Serotonin receptors as potential targets for modulation of nicotine use and dependence
ABSTRACT Nicotine use carries considerable health risks and plays a major role in a variety of diseases. Current pharmacological treatments to aid in smoking cessation include nicotine-replacement therapy and non-nicotinic strategies such as bupropion and varenicline. While these treatments benefit some individuals there is still a need for better and more effective treatment strategies. Nicotine is the major psychoactive substance in tobacco. Some behavioural effects of nicotine, including its reinforcing efficacy result in part from activation of mesolimbic dopamine neurons. Modulation of dopamine function is one potential treatment strategy that could treat nicotine dependence. Serotonergic neurons modulate the functioning of dopamine neurons in a complex fashion. Much of this complexity arises from the fact that serotonin (5-HT) exerts its effects through multiple receptor subtypes, some of which even act in apparent functional opposition to each other. This article reviews evidence, primarily from animal experiments, using behavioural procedures relevant to nicotine use on the potential for 5-HT receptors as targets for treating nicotine dependence. The 5-HT(1A, 2A, 2C, 3, 4, 6) receptor subtypes have received most experimental attention, with the 5-HT(1A) and 5-HT(2C) receptors being the best studied. Several studies have now shown that 5-HT(1A) receptor antagonists alleviate some of the behavioural signs induced by nicotine withdrawal. Electrophysiological and neurochemical studies show that stimulation of 5-HT(2C) receptors reduces the function of the mesolimbic dopamine pathway. 5-HT(2C) receptor agonists block the stimulatory action of nicotine on midbrain dopamine function. They also reduce several behavioural effects of nicotine including its discriminative stimulus properties and reinforcing effects. Although more work remains to be done, 5-HT(2C) receptor agonists perhaps hold the most promise as potential therapies for smoking cessation.
SourceAvailable from: Darakhshan Haleem[Show abstract] [Hide abstract]
ABSTRACT: Apomorphine is a non-narcotic derivative of morphine, which acts as a dopamine agonist to produce psychostimulant like effects. Currently, apomorphine is used in patients with advanced Parkinson's disease, for the treatment of persistent and disabling motor fluctuations, but a constellation of addictive syndromes such as excessive over use of medication, compulsive behaviors, and disturbances of impulse control are noticed in certain patients. Research on rodent models using conditioned place preference (CPP) paradigm also shows that the drug is rewarding. Previously we have shown that repeated administration of apomorphine produces behavioral sensitization which is prevented in rats co-injected with a low (1.0 mg/kg) but not higher (2.0 mg/kg) dose of buspirone. The present study shows that rewarding effects of apomorphine (1.0 mg/kg) in a CPP paradigm are also blocked in rats co-injected with a low (1.0 mg/kg) but not higher (2.0 mg/kg) dose of buspirone. The levels of serotonin and its metabolite are decreased in the caudate as well as nucleus accumbens of rats exhibiting CPP and the decreases do not occur in animals co-injected with low or higher dose of buspirone. The levels of dopamine and its metabolites are not affected in animals exhibiting CPP; administration as well as co-administration of higher dose of buspirone decreased dopamine metabolism in the caudate as well as nucleus accumbens. The findings suggest a critical role of serotonin in the rewarding effects of apomorphine and imply that co-use of buspirone at low doses can help to control addictive syndromes in Parkinson's disease patients on apomorphine therapy.Brain Research 10/2014; 1586. DOI:10.1016/j.brainres.2014.06.022 · 2.83 Impact Factor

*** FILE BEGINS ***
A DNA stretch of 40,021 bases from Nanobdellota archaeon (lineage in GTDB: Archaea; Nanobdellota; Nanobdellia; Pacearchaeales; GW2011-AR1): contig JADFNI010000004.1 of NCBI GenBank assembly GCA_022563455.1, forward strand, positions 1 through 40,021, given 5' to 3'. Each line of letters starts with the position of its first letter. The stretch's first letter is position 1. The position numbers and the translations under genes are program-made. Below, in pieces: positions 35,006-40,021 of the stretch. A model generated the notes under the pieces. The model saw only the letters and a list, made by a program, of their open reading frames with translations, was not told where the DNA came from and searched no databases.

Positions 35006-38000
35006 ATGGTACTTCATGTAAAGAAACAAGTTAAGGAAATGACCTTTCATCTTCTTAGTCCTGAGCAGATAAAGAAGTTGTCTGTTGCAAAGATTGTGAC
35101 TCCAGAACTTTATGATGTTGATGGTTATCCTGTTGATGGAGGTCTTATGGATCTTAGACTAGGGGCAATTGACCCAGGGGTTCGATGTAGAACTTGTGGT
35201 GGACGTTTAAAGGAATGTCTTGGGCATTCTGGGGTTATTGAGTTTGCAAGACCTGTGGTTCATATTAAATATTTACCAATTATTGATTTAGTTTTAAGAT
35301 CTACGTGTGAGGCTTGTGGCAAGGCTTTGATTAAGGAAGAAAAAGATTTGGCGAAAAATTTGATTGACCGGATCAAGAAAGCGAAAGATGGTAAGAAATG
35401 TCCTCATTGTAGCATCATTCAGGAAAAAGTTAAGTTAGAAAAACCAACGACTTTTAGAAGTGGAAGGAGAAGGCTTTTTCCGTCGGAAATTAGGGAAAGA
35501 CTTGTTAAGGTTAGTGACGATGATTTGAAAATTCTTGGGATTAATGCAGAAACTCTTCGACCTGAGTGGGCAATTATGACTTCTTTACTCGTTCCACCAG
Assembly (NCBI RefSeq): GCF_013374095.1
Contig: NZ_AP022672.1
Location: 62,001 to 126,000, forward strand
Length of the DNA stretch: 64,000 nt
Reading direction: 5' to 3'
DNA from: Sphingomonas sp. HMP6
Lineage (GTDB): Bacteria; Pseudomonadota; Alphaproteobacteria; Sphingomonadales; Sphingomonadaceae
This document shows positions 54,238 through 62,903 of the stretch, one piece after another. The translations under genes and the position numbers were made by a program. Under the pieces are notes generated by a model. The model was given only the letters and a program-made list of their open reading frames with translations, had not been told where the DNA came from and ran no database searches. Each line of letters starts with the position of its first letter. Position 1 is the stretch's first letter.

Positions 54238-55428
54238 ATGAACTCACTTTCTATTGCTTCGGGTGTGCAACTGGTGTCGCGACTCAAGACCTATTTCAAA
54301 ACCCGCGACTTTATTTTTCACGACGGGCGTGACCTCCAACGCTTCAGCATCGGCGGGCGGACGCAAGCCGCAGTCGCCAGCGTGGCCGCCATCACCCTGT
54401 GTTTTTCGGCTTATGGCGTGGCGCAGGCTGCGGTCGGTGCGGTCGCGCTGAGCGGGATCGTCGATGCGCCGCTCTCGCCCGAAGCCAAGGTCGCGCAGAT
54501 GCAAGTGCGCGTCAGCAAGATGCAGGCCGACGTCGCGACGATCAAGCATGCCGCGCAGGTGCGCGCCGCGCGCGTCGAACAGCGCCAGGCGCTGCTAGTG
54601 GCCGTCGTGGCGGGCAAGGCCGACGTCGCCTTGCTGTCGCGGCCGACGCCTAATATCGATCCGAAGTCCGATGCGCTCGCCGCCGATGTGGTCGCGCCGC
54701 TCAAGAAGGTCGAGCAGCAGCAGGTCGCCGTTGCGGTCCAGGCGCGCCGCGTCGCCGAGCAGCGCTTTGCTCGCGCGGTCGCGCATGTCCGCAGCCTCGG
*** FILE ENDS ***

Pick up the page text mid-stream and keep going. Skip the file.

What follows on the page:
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ABSTRACT: 5-Hydroxytryptamine2C (5-HT2C) receptor agonists reduce the breakpoint in progressive ratio schedules of reinforcement, an effect that has been attributed to a decrease of the efficacy of positive reinforcers. However, a reduction of the breakpoint may also reflect motor impairment. Mathematical models can help to differentiate between these processes.Psychopharmacology 08/2014; DOI:10.1007/s00213-014-3700-5 · 3.99 Impact Factor
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ABSTRACT: Smoking tobacco is highly addictive and a leading preventable cause of death. The main addictive constituent is nicotine; consequently it has been administered to laboratory animals to model tobacco dependence. Despite extensive use, this model might not best reflect the powerful nature of tobacco dependence because nicotine is a weak reinforcer, the pharmacology of smoke is complex and non-pharmacological factors have a critical role. These limitations have led researchers to expose animals to smoke via the inhalative route, or to administer aqueous smoke extracts to produce more representative models. The aim was to review the findings from molecular/behavioural studies comparing the effects of nicotine to tobacco/smoke extracts to determine whether the extracts produce a distinct model. Indeed, nicotine and tobacco extracts yielded differential effects, supporting the initiative to use extracts as a complement to nicotine. Of the behavioural tests, intravenous self-administration experiments most clearly revealed behavioural differences between nicotine and extracts. Thus, future applications for use of this behavioural model were proposed that could offer new insights into tobacco dependence.Neuroscience & Biobehavioral Reviews 07/2014; 47. DOI:10.1016/j.neubiorev.2014.07.014 · 10.28 Impact Factor